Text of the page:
Shawn also was generous to Rovere in the fact that he let him accept book review assignments, and general reporting assignments, from other magazine editors. In these, Rovere was able to display some of his humor. One such story appeared in the October, 1960 issue of Esquire. He was assigned to watch day-time television, from six am to noon, and give his assessments. This was his first paragraph: “To begin with, morning television is inherently a bad idea, like morning alcohol. It is simply carrying things too far. Good whiskey is a blessing to the race, and television is a miracle of communications, but bottles should be corked in the forenoon and television sets silenced and darkened. People — unless their employment forces them to turn night into day — ought to be doing other things in the morning. If they haven’t got other things to do, they ought to be sleeping. No one should have any television before lunch.”

Rovere could be, when he found something disagreeable to his tastes and opinions, be blunt and hard. Here is the first three sentences of his review of the book Across The River and Into The Trees, which appeared in the October, 1950 issue of Harper’s: “Ernest Hemingway’s Across The River and Into The Trees (Scribner, $3) is a disappointing novel. Though it has moments of strength and beauty, it also has moments of tawdriness. The work of most novelists is not irreparably damaged by an occasional lapse of taste and consistency, but along the hard, clear surface of Hemingway’s prose, a junky phrase is a road block.”

In looking back at his career, it is not that Rovere — a New Yorker through and through — did not do his best writing about that great metropolis for, naturally, The New Yorker. Rather, in a July, 1960 issue of Esquire, in a story by Rovere that discussed the fact that New York is THE American city but not the federal capital of the U.S., we get this from Rovere: “I tend to believe that the divorce of power from the great market place of ideas has been unfortunate for Washington, for New York, and for the country. It has heightened the anti-intellectualism in our political life and the sense of alienation in our intellectual life. Doubtless a certain hostility toward power and mind is to be expected in all places and at all times, but in the United States it takes an extreme form…”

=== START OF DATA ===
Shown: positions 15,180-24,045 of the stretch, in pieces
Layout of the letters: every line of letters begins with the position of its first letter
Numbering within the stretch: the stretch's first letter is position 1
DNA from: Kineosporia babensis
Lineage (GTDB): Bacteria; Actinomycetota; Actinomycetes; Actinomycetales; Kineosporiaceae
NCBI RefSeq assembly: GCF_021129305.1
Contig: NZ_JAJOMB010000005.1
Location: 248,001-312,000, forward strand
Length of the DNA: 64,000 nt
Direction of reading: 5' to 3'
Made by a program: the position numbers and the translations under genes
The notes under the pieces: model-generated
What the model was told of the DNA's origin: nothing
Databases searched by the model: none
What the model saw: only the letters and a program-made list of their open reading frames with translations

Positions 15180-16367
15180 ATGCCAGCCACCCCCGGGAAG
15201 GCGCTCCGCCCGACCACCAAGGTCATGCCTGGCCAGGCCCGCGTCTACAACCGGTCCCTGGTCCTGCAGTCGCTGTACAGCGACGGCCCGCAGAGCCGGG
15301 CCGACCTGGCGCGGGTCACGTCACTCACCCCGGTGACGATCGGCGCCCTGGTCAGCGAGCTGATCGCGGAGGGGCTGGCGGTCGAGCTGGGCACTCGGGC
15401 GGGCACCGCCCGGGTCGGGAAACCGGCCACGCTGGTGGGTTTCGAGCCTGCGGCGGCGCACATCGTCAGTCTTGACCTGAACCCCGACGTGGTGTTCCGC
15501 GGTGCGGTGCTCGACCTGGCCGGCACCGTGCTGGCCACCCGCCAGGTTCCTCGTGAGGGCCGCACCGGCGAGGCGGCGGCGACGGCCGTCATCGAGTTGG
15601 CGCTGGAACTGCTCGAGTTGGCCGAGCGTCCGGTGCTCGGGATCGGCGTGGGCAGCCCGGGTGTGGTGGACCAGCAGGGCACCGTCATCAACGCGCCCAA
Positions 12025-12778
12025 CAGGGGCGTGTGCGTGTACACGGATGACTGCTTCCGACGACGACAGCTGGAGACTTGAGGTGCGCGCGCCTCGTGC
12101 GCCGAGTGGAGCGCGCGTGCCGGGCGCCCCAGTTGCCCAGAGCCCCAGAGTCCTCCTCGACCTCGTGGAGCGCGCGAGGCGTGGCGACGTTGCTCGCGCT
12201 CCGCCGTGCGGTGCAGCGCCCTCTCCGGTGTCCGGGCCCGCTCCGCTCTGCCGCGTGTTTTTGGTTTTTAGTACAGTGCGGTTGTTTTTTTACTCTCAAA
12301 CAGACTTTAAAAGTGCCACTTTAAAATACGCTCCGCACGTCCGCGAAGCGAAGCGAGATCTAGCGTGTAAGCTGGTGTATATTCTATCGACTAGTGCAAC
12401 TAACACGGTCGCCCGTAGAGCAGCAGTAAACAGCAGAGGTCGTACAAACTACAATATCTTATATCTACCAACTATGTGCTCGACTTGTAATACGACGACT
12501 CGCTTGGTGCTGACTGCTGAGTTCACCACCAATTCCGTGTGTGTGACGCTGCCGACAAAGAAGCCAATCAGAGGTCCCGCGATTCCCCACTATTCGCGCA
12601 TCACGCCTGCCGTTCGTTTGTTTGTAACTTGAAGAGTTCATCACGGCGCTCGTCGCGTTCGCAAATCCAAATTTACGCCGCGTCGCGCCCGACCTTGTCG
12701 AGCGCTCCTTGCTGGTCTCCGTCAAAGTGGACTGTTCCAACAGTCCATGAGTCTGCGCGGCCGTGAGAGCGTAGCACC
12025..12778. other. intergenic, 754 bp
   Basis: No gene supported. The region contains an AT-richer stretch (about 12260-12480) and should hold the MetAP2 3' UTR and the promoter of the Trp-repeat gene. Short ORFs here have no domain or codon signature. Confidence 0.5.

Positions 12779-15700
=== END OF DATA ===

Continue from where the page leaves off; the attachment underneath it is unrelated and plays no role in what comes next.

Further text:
Yet it is his work for the Letter From Washington column for which Rovere is best remembered. Previously it has been noted that Rovere thought that morning television was a bad idea. Well, in that same vein, reporters who spend many hours analyzing other reporters’ life writings is also a bad idea and habit, like mindlessly biting one’s fingernails. So rather than doing so, what follows are snippets of notable Rovere-written Letter From Washington columns:

January 22, 1949: “It is pretty well taken for granted here that the President and the Eighty-first Congress will get along fine for a hundred days, of which quite a few have already elapsed, and then they wouldn’t. Students of government say that it is now or never for Mr. Truman; either he jams his program through in the next three months or he disappoints those voters who expect him to redeem his campaign pledges.”

November 5, 1957: “Power is used by both sides to keep the Cold War essentially a political contest, and in such a contest the preponderance can be ours and the advantage theirs. Sputnik has dramatized to the world that the Russians are altogether capable of achieving the preponderance, and that it may be passing to them within a very short time.”

November 3, 1962: [Here Rovere is writing about the Cuban Missile Crisis.] “The world has been frightened as it had never been frightened before, and the Soviet leaders may have been the most frightened men of all. A chance may exist, as the President has said, for a genuine détente and for important steps toward general disarmament. The President found it easy to get the country behind him when he seemed close to an assault on Cuba; he will find it far less easy to get it behind him if he chooses now to engage in negotiations with the Soviet Union.”

August 9, 1969: [Rovere writes about President Nixon’s foreign policies not long after, coincidentally, the July, 1969 Apollo 11 first-man-on-the-moon mission.] “Conceivably, an irreligious historian of science could regard the successfully accomplished mission of Apollo 11 as having made the week (in Nixon’s words — MW) ‘the greatest in the history of the world since the Creation’ (though scientists tend not to think of the mysterious origins of the universe as ‘creation), but it was strange talk from a man who values the spiritual counsel of Dr. Billy Graham, and one, furthermore, who was shortly to do business with Christians, Hindus, Buddhists, Zoroastrians, Muslims, and godless dialectical materialists.”